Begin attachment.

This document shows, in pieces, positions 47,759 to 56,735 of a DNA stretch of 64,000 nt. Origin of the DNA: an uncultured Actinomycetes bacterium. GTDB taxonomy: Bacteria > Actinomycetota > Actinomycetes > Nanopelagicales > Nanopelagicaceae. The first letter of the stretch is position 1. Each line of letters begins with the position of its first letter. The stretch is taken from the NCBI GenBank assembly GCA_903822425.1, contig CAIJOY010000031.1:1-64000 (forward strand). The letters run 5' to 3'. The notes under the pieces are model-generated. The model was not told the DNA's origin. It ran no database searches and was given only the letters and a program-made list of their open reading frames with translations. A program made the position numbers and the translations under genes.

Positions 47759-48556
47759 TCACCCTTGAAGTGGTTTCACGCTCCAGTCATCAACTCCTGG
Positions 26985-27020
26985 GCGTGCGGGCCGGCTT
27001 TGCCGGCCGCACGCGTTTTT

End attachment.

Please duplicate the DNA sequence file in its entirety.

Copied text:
This document shows, in pieces, positions 47,759 to 56,735 of a DNA stretch of 64,000 nt. Origin of the DNA: an uncultured Actinomycetes bacterium. GTDB taxonomy: Bacteria > Actinomycetota > Actinomycetes > Nanopelagicales > Nanopelagicaceae. The first letter of the stretch is position 1. Each line of letters begins with the position of its first letter. The stretch is taken from the NCBI GenBank assembly GCA_903822425.1, contig CAIJOY010000031.1:1-64000 (forward strand). The letters run 5' to 3'. The notes under the pieces are model-generated. The model was not told the DNA's origin. It ran no database searches and was given only the letters and a program-made list of their open reading frames with translations. A program made the position numbers and the translations under genes.

Positions 47759-48556
47759 TCACCCTTGAAGTGGTTTCACGCTCCAGTCATCAACTCCTGG
Positions 26985-27020
26985 GCGTGCGGGCCGGCTT
27001 TGCCGGCCGCACGCGTTTTT